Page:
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Face/Off? The squirrely legend of Mark Hamill’s car crash.

See the video version of this blog, here:

The header image for this article, of course, is of Mark Hamill, Luke Skywalker from the Star Wars movies, photographed in the late 1970s. (The image composite is by me; the photo on the left is by Allen Light, the photo on the right a publicity still from Star Wars). Almost every Star Wars geek, and a fair number of other people, have heard the legend of Mr. Hamill’s horrible car crash in the late 1970s. It was one of the first things I ever learned about the actor. Supposedly he had a terrible car wreck that somehow injured his face, but beyond that fact, exactly what happened–and how bad the accident was–seems to change depending on who and when you ask.

The legend repeated most often in my childhood was that Mr. Hamill’s wreck–invariably said to be a sports car, usually a Corvette–did such damage to his face that doctors had to rebuild his nose using cartilage from his ear. It is also often stated that Luke’s encounter with the ice monster at the beginning of The Empire Strikes Back was intended, in part, to explain the facial scarring that he shows early in that film (or, alternately, to explain why he looks “different” in Empire than he did in Star Wars). I also read somewhere on the Internet that the accident occurred shortly before the filming of the Star Wars Holiday Special, and the injuries accounted for his strange appearance during that truly awful show (and/or the painkillers given to him account for his woozy, phoning-it-in performance).

I’ve had “Mark Hamill’s car crash” on my list of potential blog topics for months now. After doing some research on this, it appears that the actual truth of the episode is somewhat difficult to pin down. Let’s take it step by step.

Mark Hamill’s screen test for “Star Wars,” videotaped no later than early 1976. 

What does Mark Hamill say happened?

I could find only one specific quote from Mark Hamill about the accident, and it’s here, from an interview conducted in the late 70s. Here are his words, abridged:

What happened was that I was on the wrong freeway. I was way out in the sticks somewhere and there were no cars and no traffic, thank God. I was going about 65-70 mph… I was speeding, going too fast… and what happened, I think, was that I tried to negotiate an off-ramp and lost control, tumbled over, and went off the road. I fractured my nose and my cheek…. I read in magazines, “Mark Hamill almost killed in auto crash.” And what prose… “As he dragged himself from the wreckage… the flames were higher”… you know?… “his nose slid off his face.” And I’m going, “Wow, this is great! But I don’t remember it!”…I just woke up and I was in the hospital and I knew that I had hurt myself very, very, very badly… but I wasn’t really sure. And then someone held a mirror up to my face and I just felt that my career was over.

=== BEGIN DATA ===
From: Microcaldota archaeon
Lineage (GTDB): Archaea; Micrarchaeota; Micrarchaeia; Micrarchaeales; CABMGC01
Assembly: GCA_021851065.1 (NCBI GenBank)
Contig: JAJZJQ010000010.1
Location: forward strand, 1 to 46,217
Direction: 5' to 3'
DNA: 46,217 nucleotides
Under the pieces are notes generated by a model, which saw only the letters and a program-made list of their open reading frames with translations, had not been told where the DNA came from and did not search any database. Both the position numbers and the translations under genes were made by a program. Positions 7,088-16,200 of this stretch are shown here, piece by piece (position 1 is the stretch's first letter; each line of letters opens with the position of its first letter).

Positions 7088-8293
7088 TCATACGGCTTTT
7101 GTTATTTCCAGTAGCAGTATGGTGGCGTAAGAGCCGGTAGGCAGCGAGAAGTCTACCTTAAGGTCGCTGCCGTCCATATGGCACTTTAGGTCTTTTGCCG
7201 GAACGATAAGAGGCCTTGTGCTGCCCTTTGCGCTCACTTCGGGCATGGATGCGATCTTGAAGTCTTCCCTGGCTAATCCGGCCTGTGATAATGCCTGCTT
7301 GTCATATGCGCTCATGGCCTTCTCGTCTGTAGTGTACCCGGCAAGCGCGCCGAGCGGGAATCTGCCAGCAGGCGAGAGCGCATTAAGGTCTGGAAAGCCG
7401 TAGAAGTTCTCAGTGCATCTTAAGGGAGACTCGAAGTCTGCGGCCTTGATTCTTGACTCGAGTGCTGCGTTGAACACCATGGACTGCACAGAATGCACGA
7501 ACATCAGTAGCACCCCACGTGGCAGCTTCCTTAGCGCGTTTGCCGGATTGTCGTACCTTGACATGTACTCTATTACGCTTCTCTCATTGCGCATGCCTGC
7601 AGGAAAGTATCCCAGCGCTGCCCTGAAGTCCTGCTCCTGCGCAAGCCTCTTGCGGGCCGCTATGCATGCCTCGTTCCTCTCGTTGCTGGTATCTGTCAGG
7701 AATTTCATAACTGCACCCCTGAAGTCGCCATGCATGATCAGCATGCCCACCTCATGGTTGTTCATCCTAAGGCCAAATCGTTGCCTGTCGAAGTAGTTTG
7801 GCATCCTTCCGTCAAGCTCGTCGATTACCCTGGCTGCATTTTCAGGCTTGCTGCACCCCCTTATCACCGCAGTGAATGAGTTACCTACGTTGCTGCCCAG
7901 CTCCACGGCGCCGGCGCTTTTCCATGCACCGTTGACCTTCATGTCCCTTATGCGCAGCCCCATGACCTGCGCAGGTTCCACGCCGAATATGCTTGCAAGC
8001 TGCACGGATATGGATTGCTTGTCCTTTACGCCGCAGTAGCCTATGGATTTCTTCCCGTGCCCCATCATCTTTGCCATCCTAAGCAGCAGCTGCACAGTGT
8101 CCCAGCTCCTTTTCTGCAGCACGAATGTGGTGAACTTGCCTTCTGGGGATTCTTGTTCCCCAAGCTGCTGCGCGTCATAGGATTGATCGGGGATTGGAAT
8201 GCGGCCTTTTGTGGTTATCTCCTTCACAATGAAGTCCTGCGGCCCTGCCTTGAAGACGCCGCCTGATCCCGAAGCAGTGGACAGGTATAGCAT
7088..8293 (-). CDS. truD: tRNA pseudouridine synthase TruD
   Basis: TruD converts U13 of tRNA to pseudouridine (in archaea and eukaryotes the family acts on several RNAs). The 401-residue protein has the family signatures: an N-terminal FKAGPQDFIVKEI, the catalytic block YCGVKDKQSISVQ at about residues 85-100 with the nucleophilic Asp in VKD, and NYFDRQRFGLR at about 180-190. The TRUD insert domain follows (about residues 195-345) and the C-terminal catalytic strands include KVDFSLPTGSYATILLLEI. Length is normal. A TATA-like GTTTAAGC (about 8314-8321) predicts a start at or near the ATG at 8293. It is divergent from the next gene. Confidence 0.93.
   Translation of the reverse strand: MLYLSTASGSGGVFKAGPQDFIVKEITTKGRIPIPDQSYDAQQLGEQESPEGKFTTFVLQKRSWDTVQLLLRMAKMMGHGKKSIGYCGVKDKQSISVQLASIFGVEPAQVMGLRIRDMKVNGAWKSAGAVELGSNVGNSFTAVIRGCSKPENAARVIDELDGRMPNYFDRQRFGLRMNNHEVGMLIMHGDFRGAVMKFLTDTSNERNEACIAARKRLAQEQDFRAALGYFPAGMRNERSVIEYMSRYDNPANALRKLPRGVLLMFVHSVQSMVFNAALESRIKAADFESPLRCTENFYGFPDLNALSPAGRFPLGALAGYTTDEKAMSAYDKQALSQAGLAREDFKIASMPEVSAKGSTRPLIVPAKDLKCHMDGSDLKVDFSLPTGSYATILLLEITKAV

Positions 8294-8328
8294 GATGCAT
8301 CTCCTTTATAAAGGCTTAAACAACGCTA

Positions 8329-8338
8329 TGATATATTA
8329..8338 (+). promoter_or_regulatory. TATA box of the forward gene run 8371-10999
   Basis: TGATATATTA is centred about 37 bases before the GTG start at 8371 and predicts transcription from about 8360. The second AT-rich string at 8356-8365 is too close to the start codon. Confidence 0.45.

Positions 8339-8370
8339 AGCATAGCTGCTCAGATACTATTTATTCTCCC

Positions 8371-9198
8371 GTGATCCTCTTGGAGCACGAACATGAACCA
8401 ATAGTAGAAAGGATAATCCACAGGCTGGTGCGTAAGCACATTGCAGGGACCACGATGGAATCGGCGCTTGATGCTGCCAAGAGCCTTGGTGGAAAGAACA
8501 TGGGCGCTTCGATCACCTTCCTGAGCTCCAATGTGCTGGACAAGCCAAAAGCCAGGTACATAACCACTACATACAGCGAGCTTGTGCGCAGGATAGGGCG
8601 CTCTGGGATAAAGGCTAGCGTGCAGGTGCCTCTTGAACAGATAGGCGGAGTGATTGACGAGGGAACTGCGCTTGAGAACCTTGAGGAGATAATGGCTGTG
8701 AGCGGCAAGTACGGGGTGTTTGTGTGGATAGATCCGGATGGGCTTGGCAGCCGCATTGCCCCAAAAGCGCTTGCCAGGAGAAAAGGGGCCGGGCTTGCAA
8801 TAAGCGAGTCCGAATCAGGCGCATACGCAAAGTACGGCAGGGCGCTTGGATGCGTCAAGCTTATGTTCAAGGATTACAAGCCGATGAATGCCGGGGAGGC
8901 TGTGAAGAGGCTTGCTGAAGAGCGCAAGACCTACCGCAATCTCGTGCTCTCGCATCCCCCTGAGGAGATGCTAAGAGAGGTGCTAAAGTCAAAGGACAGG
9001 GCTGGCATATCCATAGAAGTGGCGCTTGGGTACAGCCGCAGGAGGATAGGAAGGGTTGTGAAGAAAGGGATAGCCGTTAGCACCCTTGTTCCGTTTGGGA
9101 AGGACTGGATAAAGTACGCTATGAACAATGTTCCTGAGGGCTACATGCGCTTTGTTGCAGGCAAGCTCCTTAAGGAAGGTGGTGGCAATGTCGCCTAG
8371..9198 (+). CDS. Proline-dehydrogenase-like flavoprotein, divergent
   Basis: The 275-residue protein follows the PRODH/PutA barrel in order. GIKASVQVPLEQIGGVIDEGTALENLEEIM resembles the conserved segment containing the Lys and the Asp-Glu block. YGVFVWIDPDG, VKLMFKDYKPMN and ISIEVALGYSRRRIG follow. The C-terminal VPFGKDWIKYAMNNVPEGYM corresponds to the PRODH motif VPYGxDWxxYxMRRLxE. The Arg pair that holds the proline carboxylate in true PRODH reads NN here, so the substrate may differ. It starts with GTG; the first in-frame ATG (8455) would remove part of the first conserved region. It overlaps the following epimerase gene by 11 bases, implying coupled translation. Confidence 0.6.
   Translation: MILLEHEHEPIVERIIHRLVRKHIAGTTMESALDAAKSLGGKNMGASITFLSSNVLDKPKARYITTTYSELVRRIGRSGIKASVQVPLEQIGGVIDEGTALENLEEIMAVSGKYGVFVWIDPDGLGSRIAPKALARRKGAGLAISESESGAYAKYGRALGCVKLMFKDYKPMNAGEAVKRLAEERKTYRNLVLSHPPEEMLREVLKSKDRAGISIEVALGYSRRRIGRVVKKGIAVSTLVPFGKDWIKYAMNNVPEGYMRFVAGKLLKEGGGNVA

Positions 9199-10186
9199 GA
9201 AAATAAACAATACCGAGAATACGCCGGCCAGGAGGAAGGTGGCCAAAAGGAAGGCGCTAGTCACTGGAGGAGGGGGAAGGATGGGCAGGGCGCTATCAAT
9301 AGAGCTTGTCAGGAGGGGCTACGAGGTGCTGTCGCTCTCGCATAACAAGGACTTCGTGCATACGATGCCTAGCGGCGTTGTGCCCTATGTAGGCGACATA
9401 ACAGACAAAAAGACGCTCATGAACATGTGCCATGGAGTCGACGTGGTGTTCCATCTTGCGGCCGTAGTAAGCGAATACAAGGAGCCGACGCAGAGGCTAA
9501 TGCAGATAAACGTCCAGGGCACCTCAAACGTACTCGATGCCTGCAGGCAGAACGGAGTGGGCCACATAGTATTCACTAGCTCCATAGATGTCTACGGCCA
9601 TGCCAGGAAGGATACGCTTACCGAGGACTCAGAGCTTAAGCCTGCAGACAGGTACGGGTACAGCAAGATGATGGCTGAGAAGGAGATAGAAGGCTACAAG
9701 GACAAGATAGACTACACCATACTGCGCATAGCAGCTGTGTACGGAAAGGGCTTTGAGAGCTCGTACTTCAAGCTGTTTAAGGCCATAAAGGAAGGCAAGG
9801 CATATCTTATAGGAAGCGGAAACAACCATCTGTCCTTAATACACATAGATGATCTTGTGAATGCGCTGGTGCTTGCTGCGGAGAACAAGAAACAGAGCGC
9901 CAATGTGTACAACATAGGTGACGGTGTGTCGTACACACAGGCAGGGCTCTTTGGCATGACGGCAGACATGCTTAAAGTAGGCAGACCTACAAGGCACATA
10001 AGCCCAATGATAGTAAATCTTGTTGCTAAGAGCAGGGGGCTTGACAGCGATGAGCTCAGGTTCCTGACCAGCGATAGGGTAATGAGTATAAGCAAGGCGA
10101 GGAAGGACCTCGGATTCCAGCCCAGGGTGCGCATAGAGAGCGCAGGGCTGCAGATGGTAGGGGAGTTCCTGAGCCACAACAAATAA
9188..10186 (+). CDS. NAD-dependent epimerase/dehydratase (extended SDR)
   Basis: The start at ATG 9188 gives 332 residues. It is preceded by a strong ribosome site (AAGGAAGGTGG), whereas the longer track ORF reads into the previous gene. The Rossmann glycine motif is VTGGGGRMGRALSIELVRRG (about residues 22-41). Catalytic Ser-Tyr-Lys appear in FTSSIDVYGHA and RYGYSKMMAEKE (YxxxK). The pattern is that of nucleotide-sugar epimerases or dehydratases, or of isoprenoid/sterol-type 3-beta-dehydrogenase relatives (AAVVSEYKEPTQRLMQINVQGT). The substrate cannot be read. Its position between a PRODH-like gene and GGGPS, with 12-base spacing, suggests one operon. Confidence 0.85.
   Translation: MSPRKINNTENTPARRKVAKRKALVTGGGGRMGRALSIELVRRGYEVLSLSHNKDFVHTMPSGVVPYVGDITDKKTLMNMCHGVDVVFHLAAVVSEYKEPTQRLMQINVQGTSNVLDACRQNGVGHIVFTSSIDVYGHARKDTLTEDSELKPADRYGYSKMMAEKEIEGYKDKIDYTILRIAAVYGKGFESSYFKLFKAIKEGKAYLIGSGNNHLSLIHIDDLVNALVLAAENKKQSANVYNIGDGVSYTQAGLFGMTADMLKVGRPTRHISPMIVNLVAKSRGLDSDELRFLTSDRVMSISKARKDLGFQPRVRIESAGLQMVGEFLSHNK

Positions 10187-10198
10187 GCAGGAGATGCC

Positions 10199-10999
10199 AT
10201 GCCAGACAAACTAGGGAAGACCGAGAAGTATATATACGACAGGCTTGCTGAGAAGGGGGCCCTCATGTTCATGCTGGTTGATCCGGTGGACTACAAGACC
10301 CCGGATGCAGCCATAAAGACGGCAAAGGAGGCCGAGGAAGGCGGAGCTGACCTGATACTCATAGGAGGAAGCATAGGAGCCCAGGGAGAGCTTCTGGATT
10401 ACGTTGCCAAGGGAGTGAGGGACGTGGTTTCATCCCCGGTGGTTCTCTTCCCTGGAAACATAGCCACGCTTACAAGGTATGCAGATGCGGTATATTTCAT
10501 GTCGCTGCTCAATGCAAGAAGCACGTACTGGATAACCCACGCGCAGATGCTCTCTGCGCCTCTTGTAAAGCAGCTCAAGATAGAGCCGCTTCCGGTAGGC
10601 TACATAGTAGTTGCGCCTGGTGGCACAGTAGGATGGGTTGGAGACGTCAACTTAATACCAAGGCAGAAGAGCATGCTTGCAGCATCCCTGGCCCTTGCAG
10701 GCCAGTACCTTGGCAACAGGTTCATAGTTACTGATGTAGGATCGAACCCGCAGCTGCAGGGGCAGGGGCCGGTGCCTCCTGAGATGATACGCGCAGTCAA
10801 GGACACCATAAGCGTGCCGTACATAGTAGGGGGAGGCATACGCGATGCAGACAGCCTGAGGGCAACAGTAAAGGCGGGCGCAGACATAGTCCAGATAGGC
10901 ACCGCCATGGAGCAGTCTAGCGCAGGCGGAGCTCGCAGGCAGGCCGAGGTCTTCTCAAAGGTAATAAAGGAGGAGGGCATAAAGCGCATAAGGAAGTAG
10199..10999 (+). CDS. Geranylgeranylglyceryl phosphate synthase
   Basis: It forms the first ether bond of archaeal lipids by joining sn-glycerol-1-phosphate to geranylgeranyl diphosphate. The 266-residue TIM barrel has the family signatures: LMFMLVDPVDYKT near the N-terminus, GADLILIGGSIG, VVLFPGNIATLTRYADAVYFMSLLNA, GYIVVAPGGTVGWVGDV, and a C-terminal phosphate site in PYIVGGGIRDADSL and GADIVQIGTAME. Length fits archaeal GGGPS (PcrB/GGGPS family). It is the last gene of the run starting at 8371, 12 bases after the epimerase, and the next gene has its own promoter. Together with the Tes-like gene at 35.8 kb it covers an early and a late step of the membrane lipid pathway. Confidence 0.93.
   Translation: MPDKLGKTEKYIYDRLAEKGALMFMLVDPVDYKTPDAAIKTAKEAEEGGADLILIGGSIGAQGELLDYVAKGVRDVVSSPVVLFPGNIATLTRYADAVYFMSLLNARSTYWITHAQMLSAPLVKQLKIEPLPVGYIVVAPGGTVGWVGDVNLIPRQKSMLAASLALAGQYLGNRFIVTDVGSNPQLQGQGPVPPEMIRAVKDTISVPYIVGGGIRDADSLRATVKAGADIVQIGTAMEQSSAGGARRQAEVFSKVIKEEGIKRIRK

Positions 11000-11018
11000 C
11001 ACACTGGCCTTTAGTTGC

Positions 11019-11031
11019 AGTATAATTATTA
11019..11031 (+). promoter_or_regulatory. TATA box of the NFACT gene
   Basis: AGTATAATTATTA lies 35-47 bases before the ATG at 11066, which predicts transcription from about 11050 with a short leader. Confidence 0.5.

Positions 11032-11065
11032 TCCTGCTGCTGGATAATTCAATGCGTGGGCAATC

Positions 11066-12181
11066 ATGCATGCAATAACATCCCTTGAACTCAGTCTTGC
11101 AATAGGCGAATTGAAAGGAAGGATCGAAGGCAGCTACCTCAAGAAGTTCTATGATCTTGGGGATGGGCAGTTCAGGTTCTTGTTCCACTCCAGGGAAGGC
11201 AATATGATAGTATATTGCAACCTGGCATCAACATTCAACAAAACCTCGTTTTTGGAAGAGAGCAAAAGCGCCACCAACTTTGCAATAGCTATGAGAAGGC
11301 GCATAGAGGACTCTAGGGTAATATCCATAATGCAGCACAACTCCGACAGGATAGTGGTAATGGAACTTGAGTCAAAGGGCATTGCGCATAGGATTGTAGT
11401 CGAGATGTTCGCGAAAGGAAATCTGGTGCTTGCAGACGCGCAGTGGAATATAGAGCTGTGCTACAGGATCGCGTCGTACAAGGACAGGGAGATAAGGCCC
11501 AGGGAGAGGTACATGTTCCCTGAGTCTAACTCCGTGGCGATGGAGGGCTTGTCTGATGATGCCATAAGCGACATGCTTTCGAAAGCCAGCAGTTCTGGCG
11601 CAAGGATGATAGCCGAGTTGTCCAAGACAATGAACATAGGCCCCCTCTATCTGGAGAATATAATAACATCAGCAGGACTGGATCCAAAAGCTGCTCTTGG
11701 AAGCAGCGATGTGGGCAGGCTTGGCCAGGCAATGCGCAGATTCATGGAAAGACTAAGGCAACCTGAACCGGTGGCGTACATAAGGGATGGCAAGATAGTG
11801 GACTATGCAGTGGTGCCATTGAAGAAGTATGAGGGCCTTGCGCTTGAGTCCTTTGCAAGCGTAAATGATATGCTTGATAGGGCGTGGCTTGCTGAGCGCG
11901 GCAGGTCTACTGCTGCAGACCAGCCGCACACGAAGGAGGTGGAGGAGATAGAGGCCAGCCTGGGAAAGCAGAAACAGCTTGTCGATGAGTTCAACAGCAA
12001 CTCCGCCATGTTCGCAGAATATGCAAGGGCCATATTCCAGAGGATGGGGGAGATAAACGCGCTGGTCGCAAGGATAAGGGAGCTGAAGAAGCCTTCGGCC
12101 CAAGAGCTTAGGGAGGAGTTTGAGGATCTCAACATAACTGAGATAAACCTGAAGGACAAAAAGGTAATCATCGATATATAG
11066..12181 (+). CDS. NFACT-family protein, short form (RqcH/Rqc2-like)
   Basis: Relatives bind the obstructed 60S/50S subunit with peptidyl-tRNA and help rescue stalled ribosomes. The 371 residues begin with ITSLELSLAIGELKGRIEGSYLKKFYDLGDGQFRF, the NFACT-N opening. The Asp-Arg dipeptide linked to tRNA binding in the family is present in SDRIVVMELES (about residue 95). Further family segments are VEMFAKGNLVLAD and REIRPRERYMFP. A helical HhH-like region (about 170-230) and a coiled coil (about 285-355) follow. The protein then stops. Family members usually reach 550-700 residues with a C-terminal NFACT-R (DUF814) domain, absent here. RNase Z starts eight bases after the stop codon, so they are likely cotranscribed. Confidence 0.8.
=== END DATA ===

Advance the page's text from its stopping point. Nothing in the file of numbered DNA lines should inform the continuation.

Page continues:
Beyond this, I found some quotes that purport to be Hamill talking, but you never know. The discussion of this subject at the message board attributes–without linking the actual proof–the following quotes to him. Important words in bold:

I had the accident way before Star Wars came out, but what really happened has been terribly distorted. I broke my nose, that’s it! But I’ve read accounts about how my face has been reconstructed with plastic surgery and how I was pulling myself along the highway with one arm looking for help. I even heard that I drove off a cliff! That’s the best one of all. (Attributed to an unidentified “fan magazine”)

The accident made hamburger out of my face. It took a lot of special effects at the hospital to put it back together again. Part of one ear was used to rebuild my nose. (Attributed to Dynamite magazine from 1978)

I certainly read the Dynamite interview–my sister subscribed to that magazine, and I suspect it’s one of the major sources of the legend.

Of course, it’s possible that these quotes could all be genuine, but that Mr. Hamill’s story has changed at different times. All we know is (a) that an accident took place, and (b) that there was some sort of injury to his face.

When did the accident occur?

There seems to be some dispute about when the accident happened. The interview I quoted first has this tidbit:

[T]he next day I was supposed to go do pick-up shots of the land scenes in Death Valley, for STAR WARS. They had a whole crew out there. The real professional in me felt that I had let down all of those people.

This would place the accident probably sometime in 1976. Star Wars came out in May 1977, so they would have been doing pick-up shots (basically, “do-overs” of shots that didn’t go well the first time) at the end of the previous year.

This jives with Hamill’s Internet Movie Database bio, which records the accident as having occurred in December 1976.

Yet Hamill’s own website seems at first glance to suggest that it happened later, because he says this:

He was in a car accident; specific parts of the wampa scene in The Empire Strikes Back, 1980, were written to explain the facial changes.

Note, however, that that isn’t inconsistent with the accident happening years earlier. (The Empire Strikes Back was filmed in early 1979). It does suggest that the damage was permanent enough to cause a noticeable difference between his appearance in the first and second movies.